The London Screen Academy (LSA), a free sixth-form college set up to address skills shortages in the UK’s screen sectors, has appointed its inaugural principal and is now accepting applications for students.
The project has been founded by heavyweight UK producers including Working Title Films, Heyday Films, EON Productions, and Lisa Bryer.
The school will open in September 2019 in Islington, north London. It will be take an initial 300 students at the UK sixth-form age, 16-19, and that number will eventually rise to 1,000.
It will be a free establishment and is set up as part of the UK government’s state-funded free school programme. The LSA is part of the Day One Trust, which also runs another academy, ELAM (East London Arts and Music), which has been operating for five years and has been rated “outstanding” by Ofsted.
Nick Watkiss, a headteacher who has been working in schools for more than 15 years, has been appointed the school’s first principal designate. Watkiss has been working with the founder companies to develop the curriculum, as well as with the Department for Education and former BRIT School principal Nick Williams. Teachers and staff are currently being recruited.
The school’s two-year programme will combine academic study and practical training in the screen industries, and students will graduate with a UAL Level 3 Extended Diploma in Creative Media and Production – the equivalent of three A-levels. All students will also study English and Maths.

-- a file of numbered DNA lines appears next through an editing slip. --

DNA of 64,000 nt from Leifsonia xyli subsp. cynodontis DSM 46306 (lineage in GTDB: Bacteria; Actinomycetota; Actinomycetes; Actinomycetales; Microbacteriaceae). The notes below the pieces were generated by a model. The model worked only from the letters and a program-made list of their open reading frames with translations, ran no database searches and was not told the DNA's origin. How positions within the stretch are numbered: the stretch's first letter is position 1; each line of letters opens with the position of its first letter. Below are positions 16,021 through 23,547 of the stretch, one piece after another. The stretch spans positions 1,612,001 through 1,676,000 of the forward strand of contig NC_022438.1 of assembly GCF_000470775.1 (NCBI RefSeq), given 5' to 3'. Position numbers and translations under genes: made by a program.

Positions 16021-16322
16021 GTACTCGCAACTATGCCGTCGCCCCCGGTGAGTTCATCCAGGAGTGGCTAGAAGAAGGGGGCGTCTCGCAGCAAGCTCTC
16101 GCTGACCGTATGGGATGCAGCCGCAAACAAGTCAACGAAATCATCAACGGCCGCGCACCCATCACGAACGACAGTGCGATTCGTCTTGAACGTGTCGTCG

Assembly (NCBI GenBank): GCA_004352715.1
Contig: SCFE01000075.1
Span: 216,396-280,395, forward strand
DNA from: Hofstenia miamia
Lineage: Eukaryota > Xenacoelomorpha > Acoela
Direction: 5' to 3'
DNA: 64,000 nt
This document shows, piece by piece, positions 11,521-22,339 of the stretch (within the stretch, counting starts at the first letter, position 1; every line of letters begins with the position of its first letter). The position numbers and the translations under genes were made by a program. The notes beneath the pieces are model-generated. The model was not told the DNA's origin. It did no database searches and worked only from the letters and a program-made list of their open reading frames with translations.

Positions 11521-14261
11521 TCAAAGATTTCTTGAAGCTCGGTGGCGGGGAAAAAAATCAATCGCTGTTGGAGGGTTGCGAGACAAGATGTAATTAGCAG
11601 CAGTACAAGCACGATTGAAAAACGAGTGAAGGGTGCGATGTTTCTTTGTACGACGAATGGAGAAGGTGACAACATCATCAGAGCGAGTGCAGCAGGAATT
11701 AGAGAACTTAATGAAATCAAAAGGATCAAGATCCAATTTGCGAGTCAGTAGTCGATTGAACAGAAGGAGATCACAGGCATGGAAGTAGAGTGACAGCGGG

The decision to open the school comes following a huge increase in production spend in the UK, which has seen overall contribution to the economy from the screen industries hit a record £7.9bn in 2016.
“We want to make the seemingly inaccessible film and television worlds accessible,” said Working Title co-chairman Tim Bevan. “We believe our workforce should better reflect the diversity and cultural richness of the city in which we live.”
“Thousands of jobs will be created in this sector over the coming years and we will ensure our students are ready for them,” added Watkiss.
Industry bodies to have backed the project include the BFI, BAFTA, the UK Screen Alliance, Film London, ScreenSkills, the National Film and Television School (NFTS).